In this study, the histological evaluation of the liver male rat section of the control group shows normal histological structures. The results are shown in Figure (1).
Histopathological examination of the liver male rat section of group 2 treated with Acetaminophen at a dose (1g/kg, day) showed activation of kupffer cells, irregular and enlarged portal tract, necrosis with the appearance of newly formed bile ductules as shown in Figure (2) compared with the control group. The histopathological score of rat liver group 2 is shown in Table (2).
The results showed that there was damage noted in hydropic degeneration, congestion of the central vein, no harm in the mitotic figure, and no damage in perisinusoidal fibrosis. Mild toxicity was seen as kupffer cell proliferation. Moderate toxicity was seen as apoptosis and portal Inflammation, and severe toxicity was caught in congestion of the central vein, lobular Inflammation and bile ducts, necrosis, and dilation of the sinusoids. Histopathological examination of the liver male rat section of group 3 treated with thyme aqueous at a dose (of 400 mg/kg per day) shows dilation of the sinusoids with mild mononuclear cells infiltration and an increase in the number of kupffer cells Figure (3) compared with the control group.
The histopathological score of rat liver group 3 is shown in Table (2). The results showed that there was no fibrosis, no congestion of the central vein, no bile duct injury, no necrosis, and no congestion of the central vein. During moderate symptoms of Inflammation and dilation of the sinusoids and mitotic figure, mild symptoms of apoptosis and hydropic degeneration were seen.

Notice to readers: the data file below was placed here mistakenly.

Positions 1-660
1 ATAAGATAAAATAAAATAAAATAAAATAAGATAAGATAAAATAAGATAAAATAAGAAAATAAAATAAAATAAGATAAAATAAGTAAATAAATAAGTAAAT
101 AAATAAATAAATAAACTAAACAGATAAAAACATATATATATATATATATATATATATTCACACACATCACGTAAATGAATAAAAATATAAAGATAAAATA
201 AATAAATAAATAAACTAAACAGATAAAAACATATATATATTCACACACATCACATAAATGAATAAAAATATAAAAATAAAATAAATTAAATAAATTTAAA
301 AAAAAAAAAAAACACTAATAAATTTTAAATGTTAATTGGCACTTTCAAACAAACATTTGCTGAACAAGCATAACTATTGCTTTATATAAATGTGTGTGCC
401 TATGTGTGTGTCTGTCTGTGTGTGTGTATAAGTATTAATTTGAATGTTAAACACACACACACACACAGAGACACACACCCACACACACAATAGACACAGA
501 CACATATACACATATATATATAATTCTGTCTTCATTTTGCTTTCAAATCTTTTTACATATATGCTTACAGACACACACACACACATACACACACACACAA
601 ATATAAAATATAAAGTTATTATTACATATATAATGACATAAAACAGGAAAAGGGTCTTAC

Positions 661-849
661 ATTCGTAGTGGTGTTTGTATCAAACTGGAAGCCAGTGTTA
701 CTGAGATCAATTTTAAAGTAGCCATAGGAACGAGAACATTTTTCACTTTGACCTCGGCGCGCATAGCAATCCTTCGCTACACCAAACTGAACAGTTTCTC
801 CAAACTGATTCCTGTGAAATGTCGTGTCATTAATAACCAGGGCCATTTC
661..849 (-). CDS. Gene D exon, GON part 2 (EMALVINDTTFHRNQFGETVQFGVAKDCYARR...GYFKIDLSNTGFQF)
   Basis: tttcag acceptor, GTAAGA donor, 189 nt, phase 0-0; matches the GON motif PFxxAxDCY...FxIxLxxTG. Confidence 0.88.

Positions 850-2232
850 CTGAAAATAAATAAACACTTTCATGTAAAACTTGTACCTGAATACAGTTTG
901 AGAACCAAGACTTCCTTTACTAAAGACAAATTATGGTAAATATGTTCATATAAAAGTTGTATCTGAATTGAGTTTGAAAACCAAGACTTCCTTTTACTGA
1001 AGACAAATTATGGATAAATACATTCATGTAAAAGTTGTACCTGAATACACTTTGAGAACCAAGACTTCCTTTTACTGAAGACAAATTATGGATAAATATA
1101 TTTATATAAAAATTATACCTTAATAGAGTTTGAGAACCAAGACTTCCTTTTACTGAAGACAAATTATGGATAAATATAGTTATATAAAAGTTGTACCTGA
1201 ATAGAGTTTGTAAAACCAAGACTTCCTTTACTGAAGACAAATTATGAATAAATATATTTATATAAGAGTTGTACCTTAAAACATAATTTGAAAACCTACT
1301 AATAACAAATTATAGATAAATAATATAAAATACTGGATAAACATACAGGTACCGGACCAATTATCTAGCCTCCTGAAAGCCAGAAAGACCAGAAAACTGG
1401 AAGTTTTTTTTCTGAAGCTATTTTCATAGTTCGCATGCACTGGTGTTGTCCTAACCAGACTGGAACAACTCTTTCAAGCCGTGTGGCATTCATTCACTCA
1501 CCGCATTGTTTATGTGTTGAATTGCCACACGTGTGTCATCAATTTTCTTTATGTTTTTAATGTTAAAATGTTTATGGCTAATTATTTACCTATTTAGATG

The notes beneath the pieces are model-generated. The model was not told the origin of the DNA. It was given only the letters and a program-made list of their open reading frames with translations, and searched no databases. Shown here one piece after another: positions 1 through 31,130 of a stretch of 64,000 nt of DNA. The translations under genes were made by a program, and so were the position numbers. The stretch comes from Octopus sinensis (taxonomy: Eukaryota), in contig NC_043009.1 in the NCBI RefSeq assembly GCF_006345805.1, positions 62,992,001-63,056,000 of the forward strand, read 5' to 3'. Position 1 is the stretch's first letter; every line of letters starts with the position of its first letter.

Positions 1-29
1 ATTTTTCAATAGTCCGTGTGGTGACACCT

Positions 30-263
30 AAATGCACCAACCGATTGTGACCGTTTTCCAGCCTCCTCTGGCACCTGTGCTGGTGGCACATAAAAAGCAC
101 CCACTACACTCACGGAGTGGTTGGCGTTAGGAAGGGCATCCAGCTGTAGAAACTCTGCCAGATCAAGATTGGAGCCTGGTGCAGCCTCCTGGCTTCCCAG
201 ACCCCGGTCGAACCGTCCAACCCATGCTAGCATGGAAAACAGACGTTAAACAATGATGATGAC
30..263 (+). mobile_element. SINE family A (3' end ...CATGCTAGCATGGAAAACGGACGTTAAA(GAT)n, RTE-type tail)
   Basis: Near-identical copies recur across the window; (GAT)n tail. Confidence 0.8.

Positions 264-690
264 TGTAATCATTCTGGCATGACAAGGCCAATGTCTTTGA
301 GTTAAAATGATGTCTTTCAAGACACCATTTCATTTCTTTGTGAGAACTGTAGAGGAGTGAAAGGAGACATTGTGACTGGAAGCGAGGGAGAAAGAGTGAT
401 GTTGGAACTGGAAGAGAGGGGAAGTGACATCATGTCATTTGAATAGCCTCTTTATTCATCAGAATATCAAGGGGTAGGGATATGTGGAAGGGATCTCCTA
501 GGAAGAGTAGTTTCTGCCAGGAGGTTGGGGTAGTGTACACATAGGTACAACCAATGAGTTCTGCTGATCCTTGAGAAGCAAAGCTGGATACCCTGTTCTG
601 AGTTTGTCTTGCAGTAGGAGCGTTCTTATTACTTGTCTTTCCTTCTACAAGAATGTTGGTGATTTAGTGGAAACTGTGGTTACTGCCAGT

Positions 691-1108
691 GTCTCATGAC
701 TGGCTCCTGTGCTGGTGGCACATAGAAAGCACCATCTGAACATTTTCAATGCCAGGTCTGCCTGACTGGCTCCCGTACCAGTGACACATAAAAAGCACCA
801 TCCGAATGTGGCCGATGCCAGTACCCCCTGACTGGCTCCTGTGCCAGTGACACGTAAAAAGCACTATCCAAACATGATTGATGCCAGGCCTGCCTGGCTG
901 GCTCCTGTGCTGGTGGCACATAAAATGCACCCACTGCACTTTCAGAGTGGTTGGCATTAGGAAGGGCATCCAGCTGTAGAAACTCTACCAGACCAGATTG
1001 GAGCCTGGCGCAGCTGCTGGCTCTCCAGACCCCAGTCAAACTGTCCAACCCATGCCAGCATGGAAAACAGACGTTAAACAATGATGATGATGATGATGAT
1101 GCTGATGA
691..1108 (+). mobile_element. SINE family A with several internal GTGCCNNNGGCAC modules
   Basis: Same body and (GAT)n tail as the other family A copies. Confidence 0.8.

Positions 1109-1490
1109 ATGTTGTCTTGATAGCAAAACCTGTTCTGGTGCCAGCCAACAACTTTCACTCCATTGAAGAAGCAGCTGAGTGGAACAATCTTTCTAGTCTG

Even though Acetaminophen has long been considered a generally safe medicine, the general safety of the drug in therapeutic, permitted levels has lately been questioned because multiple studies have shown alanine aminotransferase increases with more than five days of therapeutic dosing. Even though Acetaminophen is widely used and there have been no instances of severe liver injury, the likelihood of developing liver damage is still relatively low. 15 Acetaminophen, a common over-the-counter painkiller and antipyretic. Users include patients suffering from hypertension, migraines or myocardial infarction who frequently and chronically use Acetaminophen to minimize headaches or ill-defined pain associated with these conditions 16. On the other hand, antioxidants can be used in these patients as the central therapeutics or, concomitantly, as a precaution. Acetaminophen can be presented as a drug that can impair liver function as it has a liver-damaging potential 17. There were no deaths in any of the groups of rats who received APAP or distilled water for 24 hours. Histopathology examination of the control group reported normal morphological features, while Acetaminophen administrated rats' morphological features show hepatotoxicity; activation of kupffer cells and slight congestion of central vein, portal venopathy and the epithelium in the bile duct is irregular, and associated Inflammation is minimal. According to the histopathological severity score, the Acetaminophen group revealed severe toxicity, significantly different from the Control group, which revealed zero histopathological severity score. This histopathological result agrees with a study by Muhammad-Azam et al.18. Studies by 19. Muhammad-Azam et al. 20, agree with the current research, and the study of 21 reported the critical protective role of aqueous thyme extract in hepatocyte morphology and prevention of Acetaminophen-mediated apoptosis through the anti-oxidation and anti-inflammatory effects of aqueous thyme extract. The histopathological examination of Acetaminophen revealed severe hepatotoxicity according to histopathological severity score due to Acetaminophen mediated apoptosis, Inflammation and oxidative stress, Histopathological examination of aqueous thyme extract was shown to activate kupffer cells, irregular and enlarged portal tract, scholangitis with the appearance of newly formed bile ductules induced by Acetaminophen. The effect of aqueous thyme extract on liver enzymes was small and not uniformly consistent.